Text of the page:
The introduction of student loans in the UK was meant to introduce a more vibrant dynamic market for higher education. The idea was that we would copy the United States and create a new Higher Education market with new entrant institutions financed by a larger number of students studying to improve their career prospects. As the Treasury has been colonised by bankers what was not to like about the fact that this would be financed by larger and larger student loans.
The fact is however that this model does not work. Student debt in the US is now reaching crisis proportions and this is no longer looks like such a good idea. Student debt in the US is now higher than all US credit card debt or auto-loan debt and according to some US commentators it is having serious negative effects on the US economy.
Since 2004 US student-loan debt has quadrupled with some 40 million people now owing around $1.3 trillion. Over the same period student-loan defaults have also nearly doubled. The average student-loan debt of a bachelor's degree student has risen from $15,000 in the mid-1990s to the most recent class of 2014 graduating with debts of $33,000.
This debt burden is having two major economic impacts firstly there is a crowding out effect as unable to take on any more debt fewer people are buying homes and cars. The second effect is as larger portions of incomes are eaten up student loans people are less likely to engage in entrepreneurial activity and to start new small business.
So what has this to do with the situation in the UK? Well the House of Commons Library published a paper at the beginning of October on Student Debt with the following predictions, “The Government has projected that the outstanding cash value of publicly owned student debt in England will increase to around £100 billion in 2016-17, £500 billion in the mid-2030s and £1,000 billion (£1 trillion) in the late 2040s.”
Now a trillion pounds is a lot more than a trillion dollars so you can we are copying the US alright but not in a good way! Both the scale and rate of this debt increase is staggering. The Office for Budget Responsibility (OBR) does not project the size of the student loan book per se, but the additions to net debt from student loans. In some ways this underestimates the issue but it does give us an indication of what is happening by representing the cumulative cash flows (spending less repayments) on loans as a proportion of GDP.
It gives us an indication of the scale of lending. Their latest projection is that across the UK student loans added 3.5% of GDP to net debt in 2014-15 (around £63 billion). This is all loans, repayments and sales up to 2014-15, not just net lending in that year. This rate is expected to increase rapidly over the next two decades (even with planned loan sales) before peaking at 8.8% of GDP.
This is a serious drag on the economy as a whole. The fact is however that the creation of a market for Higher Education has made students the latest target for what have been called NINJA loans (No Income, No Job, No Assets). This is the next sub-prime crisis in the making because it underestimates the total of student debt. Students do not just depend on their student loans they rely on a host of other forms of credit too – from overdrafts and credit cards to payday loans – all specifically marketed to them because of their limited income.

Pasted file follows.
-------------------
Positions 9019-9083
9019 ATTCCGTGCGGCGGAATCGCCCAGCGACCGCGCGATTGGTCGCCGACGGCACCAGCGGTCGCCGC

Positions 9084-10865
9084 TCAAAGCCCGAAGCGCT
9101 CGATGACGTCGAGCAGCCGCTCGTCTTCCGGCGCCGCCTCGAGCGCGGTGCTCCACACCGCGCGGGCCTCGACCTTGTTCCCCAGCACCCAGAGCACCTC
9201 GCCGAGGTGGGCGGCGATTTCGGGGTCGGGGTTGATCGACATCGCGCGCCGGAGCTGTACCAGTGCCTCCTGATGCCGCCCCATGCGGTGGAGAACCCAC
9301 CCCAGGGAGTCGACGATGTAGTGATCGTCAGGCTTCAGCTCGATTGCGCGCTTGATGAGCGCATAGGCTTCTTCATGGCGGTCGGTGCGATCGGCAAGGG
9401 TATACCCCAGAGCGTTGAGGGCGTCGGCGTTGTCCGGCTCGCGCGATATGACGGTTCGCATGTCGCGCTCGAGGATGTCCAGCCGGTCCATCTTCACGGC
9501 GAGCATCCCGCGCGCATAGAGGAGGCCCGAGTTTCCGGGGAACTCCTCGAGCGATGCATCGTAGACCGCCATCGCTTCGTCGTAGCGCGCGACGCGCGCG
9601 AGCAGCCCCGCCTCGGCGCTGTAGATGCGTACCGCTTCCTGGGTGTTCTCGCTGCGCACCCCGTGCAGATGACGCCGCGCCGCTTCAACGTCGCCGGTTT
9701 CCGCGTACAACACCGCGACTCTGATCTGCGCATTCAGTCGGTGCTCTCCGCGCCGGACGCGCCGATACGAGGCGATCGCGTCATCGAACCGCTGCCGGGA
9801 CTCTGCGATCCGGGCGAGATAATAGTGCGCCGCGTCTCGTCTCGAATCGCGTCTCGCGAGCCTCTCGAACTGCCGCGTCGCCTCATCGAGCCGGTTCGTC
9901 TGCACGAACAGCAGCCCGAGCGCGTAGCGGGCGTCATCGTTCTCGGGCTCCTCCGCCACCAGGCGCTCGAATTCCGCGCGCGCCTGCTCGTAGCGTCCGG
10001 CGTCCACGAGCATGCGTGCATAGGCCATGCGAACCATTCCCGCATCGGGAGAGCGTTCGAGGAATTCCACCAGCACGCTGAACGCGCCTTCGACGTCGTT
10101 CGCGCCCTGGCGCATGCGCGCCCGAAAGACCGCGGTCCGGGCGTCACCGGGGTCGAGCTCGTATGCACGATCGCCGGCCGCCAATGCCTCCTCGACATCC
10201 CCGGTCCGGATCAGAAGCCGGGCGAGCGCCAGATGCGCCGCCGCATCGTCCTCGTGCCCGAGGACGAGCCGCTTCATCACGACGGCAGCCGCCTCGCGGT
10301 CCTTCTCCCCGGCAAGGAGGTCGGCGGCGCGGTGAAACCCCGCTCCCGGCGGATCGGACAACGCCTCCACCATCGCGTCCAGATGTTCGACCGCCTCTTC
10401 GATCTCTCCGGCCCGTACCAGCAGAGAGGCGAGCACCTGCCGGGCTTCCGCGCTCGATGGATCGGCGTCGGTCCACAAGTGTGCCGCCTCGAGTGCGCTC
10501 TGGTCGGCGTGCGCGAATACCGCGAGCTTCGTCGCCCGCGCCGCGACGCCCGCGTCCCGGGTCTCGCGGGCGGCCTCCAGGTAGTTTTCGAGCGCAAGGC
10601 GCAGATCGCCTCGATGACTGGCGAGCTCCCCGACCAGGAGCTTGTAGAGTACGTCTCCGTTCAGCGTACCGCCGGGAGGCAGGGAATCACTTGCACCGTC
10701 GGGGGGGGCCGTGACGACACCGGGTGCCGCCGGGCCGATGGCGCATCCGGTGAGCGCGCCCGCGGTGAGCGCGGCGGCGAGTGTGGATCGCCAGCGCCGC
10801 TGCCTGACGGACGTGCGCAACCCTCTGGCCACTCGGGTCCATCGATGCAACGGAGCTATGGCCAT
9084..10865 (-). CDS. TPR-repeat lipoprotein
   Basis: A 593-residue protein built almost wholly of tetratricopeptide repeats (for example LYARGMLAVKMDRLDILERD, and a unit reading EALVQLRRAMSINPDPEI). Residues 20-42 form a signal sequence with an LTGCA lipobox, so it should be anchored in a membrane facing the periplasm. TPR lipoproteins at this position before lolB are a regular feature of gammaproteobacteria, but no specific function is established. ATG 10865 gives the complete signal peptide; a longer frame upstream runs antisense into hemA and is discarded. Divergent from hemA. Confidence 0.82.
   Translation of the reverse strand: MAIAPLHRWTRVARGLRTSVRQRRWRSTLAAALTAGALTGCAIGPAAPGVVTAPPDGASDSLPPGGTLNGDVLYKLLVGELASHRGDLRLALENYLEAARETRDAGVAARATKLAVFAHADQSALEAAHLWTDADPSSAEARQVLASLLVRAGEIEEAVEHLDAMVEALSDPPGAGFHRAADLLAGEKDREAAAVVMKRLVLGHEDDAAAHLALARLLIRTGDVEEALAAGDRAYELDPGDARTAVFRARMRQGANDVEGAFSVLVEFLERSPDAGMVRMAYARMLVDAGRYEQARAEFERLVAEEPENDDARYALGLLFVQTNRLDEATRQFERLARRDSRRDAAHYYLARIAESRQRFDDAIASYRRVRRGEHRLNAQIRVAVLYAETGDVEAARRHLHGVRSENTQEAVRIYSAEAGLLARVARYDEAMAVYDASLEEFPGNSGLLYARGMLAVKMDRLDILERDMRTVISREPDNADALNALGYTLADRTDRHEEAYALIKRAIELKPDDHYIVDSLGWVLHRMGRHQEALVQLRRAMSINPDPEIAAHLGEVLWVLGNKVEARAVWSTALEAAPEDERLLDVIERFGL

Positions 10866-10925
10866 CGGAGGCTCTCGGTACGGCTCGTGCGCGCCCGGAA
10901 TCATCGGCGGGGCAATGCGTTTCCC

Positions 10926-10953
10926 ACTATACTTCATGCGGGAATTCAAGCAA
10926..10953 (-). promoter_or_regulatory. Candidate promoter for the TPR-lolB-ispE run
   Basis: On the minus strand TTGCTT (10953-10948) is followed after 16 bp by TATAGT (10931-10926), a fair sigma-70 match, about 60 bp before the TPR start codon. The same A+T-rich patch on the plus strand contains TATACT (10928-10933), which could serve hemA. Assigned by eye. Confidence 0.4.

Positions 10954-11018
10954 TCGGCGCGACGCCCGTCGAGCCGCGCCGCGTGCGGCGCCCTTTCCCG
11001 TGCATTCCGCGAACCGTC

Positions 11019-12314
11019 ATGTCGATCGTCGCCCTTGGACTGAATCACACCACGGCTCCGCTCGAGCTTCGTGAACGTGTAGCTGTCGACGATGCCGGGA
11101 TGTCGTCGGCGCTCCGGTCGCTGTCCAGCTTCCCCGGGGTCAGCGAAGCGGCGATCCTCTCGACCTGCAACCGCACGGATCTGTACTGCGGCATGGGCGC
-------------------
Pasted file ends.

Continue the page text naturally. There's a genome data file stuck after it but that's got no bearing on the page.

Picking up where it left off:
The whole loans process is enormously expensive: about one-third of all the money lent to students – approximately 10 per cent of public spending on higher education – is never repaid just because of the interest subsidy that the Government spends supporting the loans. Even so the lack of jobs paying sufficient to enable repayment of loans is leading to just 45p in every £1 of loan being repaid.
No wonder this month Moody’s, the ratings agency, has downgraded the Higher Education Securitised Investments Series No. 1 PLC's debt (part of the sold off student loan book) because of higher than expected defaults and the higher than expected proportion in deferment. From these types of loans they are only expecting a 30% recovery rate.
Looking to what is happening in the US we know this is a ‘ticking time bomb’ as the young are shackled with mountains of debt that will take decades – during their prime earning years – to pay off if they are lucky enough to get a well-paying job and a rising number will never pay off these debts. The government are so concerned about the poor repayment of this debt they are considering reducing the salary at which payment commences from £21K to £18K. Not quite the fantastic graduate salary students have been promised.
Not only is the UK seeing the emergence of its own Generation Debt – where the young must mortgage their future to gain access to today’s economy but the whole structure of these debts is beginning to have a deleterious effect on the economy.
Time to stop this process before it gets any worse, there has to be a simpler way of financing higher education. The Loan route produces far too much waste in this system with money that should be being spent on actual education leaking out of the system in finance costs. The Government already effectively funds half the costs of graduate’s tuition why not cut out the financiers and support the rest?
Shadow Chancellor John McDonnell has called for the burden of fees and debt to be removed. That burden however is not just on the individuals concerned this crazy method of financing higher education is a burden on all of us.